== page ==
I don’t think there is such a thing as an average run-of-the-mill vacant building in St. Louis. For instance, look at this building located at 2831 Lafayette Avenue:

On first glance, the yellow-toned plywood sheets and blue awning jump out from a nearly all-white building. Looking at the building longer, details emerge. Behind that projecting storefront is a different, older building. The building appears to be an old house. A close look brings out clues.

This two-story building has a pretty sandstone front; the large filled-in window openings must have been gorgeous when they were glazed. Underneath white paint and stucco repairs are fine carved details around the windows. The sunbursts centered over each window are impressive and typical of the finely detailed nineteenth century stone masonry we have in St. Louis. Right at the top are sill brackets, showing that the building once stood another story taller. The presence of such fine details, the use of sandstone and the style of the facade suggest a construction date in the 1880s. In fact, building permits show that this block face was built out with houses (mostly single-family and many with significant construction costs) between 1880 and 1895. There are three permits for three-story houses: in 1880, 1889 and 1894.

Owners added the storefront addition at 2831 Lafayette by the 1930s, although fire insurance maps show that the building retained its third story into the 1960s. The first floor of the building was in use a dry cleaners as soon as the storefront was finished. Apartments were above. Essentially, the building joined many others in the city located in well-to-do walking neighborhoods that changed dramatically in the early twentieth century as the upper and middle classes migrated west to quieter streets farther from downtown. The large houses of the migrating residents often were divided into rental housing or businesses; many were expanded, and altered and some were eventually demolished as new commercial uses moved into once-genteel neighborhoods. One under appreciated result of these changes was that population density increased. This building is a frank reminder of twentieth century changes in use and demographics on the near south side.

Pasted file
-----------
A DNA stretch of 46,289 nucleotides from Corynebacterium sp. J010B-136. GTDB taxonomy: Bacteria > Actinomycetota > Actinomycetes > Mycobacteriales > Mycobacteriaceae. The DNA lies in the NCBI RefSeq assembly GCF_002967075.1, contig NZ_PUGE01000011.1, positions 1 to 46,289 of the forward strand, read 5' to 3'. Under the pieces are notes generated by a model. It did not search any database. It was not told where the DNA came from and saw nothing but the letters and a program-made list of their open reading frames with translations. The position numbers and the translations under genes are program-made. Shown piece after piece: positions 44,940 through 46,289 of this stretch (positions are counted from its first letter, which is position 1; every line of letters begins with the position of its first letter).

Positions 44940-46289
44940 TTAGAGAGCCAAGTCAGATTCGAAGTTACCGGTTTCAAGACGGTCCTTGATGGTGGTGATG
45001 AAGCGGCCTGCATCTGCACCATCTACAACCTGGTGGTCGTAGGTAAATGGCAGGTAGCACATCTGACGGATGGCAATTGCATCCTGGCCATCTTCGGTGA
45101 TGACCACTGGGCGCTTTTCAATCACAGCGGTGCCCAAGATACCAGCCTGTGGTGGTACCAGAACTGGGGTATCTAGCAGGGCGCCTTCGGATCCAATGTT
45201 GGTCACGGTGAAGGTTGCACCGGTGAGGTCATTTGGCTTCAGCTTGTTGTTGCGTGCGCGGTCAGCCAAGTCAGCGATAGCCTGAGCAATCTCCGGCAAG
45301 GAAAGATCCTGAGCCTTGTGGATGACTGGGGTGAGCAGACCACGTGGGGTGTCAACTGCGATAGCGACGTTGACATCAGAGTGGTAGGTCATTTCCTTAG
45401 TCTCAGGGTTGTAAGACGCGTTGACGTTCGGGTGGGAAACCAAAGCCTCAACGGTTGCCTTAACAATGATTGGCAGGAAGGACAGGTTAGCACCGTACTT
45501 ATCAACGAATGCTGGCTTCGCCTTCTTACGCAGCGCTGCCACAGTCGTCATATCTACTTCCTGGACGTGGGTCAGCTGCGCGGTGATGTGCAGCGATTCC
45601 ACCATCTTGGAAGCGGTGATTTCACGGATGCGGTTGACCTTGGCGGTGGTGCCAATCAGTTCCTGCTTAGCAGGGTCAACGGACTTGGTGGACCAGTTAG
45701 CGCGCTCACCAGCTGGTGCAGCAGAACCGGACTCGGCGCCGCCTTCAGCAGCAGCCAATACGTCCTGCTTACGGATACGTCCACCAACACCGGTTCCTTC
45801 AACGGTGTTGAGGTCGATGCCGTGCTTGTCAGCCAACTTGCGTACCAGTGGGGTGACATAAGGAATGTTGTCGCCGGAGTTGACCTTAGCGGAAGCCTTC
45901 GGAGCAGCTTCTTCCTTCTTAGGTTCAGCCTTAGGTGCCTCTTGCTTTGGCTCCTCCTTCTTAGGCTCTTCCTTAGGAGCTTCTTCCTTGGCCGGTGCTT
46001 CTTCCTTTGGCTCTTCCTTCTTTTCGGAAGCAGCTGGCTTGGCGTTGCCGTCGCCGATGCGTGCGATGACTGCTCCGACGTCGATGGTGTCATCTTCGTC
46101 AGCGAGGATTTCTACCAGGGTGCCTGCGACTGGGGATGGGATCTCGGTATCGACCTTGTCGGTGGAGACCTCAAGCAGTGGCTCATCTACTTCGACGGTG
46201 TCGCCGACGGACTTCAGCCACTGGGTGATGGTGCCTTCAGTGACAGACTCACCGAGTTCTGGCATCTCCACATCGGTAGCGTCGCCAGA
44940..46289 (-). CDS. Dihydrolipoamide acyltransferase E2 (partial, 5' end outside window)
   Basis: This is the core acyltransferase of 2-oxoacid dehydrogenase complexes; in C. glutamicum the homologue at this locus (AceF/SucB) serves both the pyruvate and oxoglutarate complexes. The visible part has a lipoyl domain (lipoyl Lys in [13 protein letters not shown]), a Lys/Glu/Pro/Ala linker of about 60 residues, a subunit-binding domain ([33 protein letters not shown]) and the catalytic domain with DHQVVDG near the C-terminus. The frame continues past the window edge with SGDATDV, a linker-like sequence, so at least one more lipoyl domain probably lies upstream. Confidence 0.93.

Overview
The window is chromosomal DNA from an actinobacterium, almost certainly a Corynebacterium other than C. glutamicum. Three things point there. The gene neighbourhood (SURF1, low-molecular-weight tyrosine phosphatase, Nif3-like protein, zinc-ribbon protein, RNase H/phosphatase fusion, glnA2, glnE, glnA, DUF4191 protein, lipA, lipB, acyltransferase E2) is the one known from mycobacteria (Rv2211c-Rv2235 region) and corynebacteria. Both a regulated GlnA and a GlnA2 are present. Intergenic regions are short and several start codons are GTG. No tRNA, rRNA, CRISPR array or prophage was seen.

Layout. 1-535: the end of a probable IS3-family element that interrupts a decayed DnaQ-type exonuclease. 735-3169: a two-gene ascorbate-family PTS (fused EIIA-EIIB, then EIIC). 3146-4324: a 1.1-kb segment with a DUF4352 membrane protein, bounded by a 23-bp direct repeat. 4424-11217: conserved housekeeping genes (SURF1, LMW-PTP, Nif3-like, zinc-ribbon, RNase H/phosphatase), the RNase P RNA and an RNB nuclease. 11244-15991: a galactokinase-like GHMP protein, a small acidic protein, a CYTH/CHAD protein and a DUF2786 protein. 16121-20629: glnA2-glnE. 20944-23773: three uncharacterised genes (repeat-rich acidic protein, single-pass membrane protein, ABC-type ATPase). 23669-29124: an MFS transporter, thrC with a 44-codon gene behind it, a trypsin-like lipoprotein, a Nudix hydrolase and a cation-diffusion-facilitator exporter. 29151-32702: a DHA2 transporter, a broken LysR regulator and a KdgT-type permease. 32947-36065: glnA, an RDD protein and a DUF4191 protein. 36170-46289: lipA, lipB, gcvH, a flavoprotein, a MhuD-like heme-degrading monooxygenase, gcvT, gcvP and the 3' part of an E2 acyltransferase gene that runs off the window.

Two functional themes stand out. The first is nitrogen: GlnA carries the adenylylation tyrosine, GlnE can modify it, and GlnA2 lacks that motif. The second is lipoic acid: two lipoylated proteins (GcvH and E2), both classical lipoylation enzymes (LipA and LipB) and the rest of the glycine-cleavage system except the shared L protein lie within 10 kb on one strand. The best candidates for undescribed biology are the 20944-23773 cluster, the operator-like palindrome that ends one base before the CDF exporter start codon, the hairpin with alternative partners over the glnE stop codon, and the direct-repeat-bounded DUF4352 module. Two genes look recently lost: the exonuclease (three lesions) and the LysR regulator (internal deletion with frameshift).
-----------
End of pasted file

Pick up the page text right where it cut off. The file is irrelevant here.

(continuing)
Deed research could clear up which one corresponds to this house. For now, I am glad to have given it a long look and learned that the old building tells an unexpected story. While the house has lost its third story and its original appearance, the remaining traces still provide beauty. There is no reason that future reuse of the building could not highlight the remaining traces and incorporate them into a new design. While the building is rendered ineligible for any landmark designation through loss of historic appearance, there are many futures for it beyond simply tearing it down.

All over our city are similar old houses — many with storefront additions, missing floors, mangled entrances and strange alterations. These are the buildings that cannot be considered contributing to historic districts but who still lend historic character to our streets. Historic rehabilitation tax credits will never be available for these buildings. Some would knock them over, because of the financial problems of rehabbing them without tax credits. Hopefully others will see that, however twisted or obscured, these buildings still have architectural potential — and still tell the stories of their construction and show the scars of changing use. This stretch of Lafayette Avenue gains far more character from 2831 Lafayette in its current state than from the new homes of the Gate District, or the Holiday Inn.